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Molecular identification and characterization of the tomato flagellin receptor LeFLS2, an orthologue of Arabidopsis FLS2 exhibiting characteristically different perception specificities

Robatzek, Silke, Bittel, Pascal, Chinchilla, Delphine, Köchner, Petra, Felix, Georg, Shiu, Shin-Han, Boller, Thomas
Plant molecular biology 2007 v.64 no.5 pp. 539-547
Arabidopsis thaliana, Escherichia coli, Nicotiana benthamiana, Pseudomonas syringae, elicitors, epitopes, flagellin, genes, immune response, mammals, tomatoes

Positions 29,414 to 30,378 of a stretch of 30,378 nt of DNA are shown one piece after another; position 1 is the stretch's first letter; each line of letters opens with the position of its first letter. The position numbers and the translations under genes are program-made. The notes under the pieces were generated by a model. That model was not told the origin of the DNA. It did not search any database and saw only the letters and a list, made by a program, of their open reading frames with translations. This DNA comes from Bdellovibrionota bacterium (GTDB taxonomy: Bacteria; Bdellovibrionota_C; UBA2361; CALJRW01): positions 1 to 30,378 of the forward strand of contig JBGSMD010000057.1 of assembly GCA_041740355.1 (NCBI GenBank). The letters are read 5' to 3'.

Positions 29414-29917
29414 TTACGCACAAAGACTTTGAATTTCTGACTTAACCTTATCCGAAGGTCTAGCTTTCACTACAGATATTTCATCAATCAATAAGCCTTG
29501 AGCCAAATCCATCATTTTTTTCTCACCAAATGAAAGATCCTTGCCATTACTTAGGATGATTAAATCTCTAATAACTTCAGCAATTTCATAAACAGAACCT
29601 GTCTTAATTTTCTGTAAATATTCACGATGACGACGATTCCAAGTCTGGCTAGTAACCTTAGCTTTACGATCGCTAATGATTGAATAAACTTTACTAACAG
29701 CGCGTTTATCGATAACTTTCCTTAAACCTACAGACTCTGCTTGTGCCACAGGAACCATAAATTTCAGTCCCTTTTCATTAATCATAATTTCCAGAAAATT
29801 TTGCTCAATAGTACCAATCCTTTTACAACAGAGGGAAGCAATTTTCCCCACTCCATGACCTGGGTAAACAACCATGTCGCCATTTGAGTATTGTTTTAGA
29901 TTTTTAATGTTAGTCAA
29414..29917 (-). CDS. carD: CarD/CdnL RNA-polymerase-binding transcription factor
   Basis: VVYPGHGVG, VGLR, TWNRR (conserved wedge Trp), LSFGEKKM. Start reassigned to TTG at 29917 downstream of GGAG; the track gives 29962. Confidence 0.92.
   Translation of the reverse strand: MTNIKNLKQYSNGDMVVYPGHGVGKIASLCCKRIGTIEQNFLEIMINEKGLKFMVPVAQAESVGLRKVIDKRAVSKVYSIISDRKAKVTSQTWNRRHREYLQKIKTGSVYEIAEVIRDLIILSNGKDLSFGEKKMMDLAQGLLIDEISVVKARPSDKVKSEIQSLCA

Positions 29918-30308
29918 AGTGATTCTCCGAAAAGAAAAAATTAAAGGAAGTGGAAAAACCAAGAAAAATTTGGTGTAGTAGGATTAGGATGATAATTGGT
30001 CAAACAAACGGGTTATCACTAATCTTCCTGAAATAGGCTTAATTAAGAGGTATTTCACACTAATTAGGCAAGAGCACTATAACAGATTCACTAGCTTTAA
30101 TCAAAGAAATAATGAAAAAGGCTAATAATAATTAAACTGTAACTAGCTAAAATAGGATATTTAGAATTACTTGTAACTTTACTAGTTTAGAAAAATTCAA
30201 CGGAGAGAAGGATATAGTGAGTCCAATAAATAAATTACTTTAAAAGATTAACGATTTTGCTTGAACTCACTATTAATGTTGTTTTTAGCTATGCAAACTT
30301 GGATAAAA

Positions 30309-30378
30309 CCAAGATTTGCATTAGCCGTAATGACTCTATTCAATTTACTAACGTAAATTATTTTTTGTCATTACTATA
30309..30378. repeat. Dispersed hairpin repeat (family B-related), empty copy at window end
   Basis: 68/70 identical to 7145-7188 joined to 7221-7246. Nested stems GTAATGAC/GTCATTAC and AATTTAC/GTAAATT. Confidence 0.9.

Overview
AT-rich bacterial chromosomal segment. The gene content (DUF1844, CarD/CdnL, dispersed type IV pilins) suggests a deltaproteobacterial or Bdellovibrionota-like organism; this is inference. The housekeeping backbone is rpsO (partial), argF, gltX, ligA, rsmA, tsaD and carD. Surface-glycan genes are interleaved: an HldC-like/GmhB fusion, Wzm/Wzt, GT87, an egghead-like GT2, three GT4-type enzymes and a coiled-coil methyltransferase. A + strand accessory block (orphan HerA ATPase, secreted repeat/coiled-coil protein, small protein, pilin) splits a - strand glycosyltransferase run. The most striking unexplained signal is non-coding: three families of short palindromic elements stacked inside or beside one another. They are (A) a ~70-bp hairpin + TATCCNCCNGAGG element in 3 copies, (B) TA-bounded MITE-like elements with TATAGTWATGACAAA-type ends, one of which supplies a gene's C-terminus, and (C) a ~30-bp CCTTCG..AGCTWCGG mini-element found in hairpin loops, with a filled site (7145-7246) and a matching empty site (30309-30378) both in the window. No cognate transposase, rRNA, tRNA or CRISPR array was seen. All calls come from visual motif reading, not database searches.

Bacterial flagellin is known to stimulate host immune responses in mammals and plants. In Arabidopsis thaliana, the receptor kinase FLS2 mediates flagellin perception through physical interaction with a highly conserved epitope in the N-terminus of flagellin, represented by the peptide flg22 derived from Pseudomonas syringae. The peptide flg22 is highly active as an elicitor in many plant species. In contrast, a shortened version of the same epitope derived from Escherichia coli, flg15ᴱ ᶜᵒˡⁱ, is highly active as an elicitor in tomato but not in A. thaliana or Nicotiana benthamiana. Here, we make use of these species-specific differences in flagellin perception abilities to identify LeFLS2 as the flagellin receptor in tomato. LeFLS2 is most closely related to AtFLS2, indicating that it may represent the flagellin receptor of tomato. Expression of the LeFLS2 gene in Arabidopsis did not result in accumulation of its corresponding gene product, as indicated by experiments with LeFLS2-GFP fusions. In contrast, expression of LeFLS2-GFP fusions in N. benthamiana, a species that, like tomato, belongs to the Solanaceae, was obviously functional. N. benthamiana plants transiently expressing a LeFLS2-GFP fusion acquired responsiveness to flg15ᴱ ᶜᵒˡⁱ to which they are normally unresponsive. Thus, LeFLS2 encodes a functional, specific flagellin receptor, the first to be identified in a plant family other than the Brassicaceae.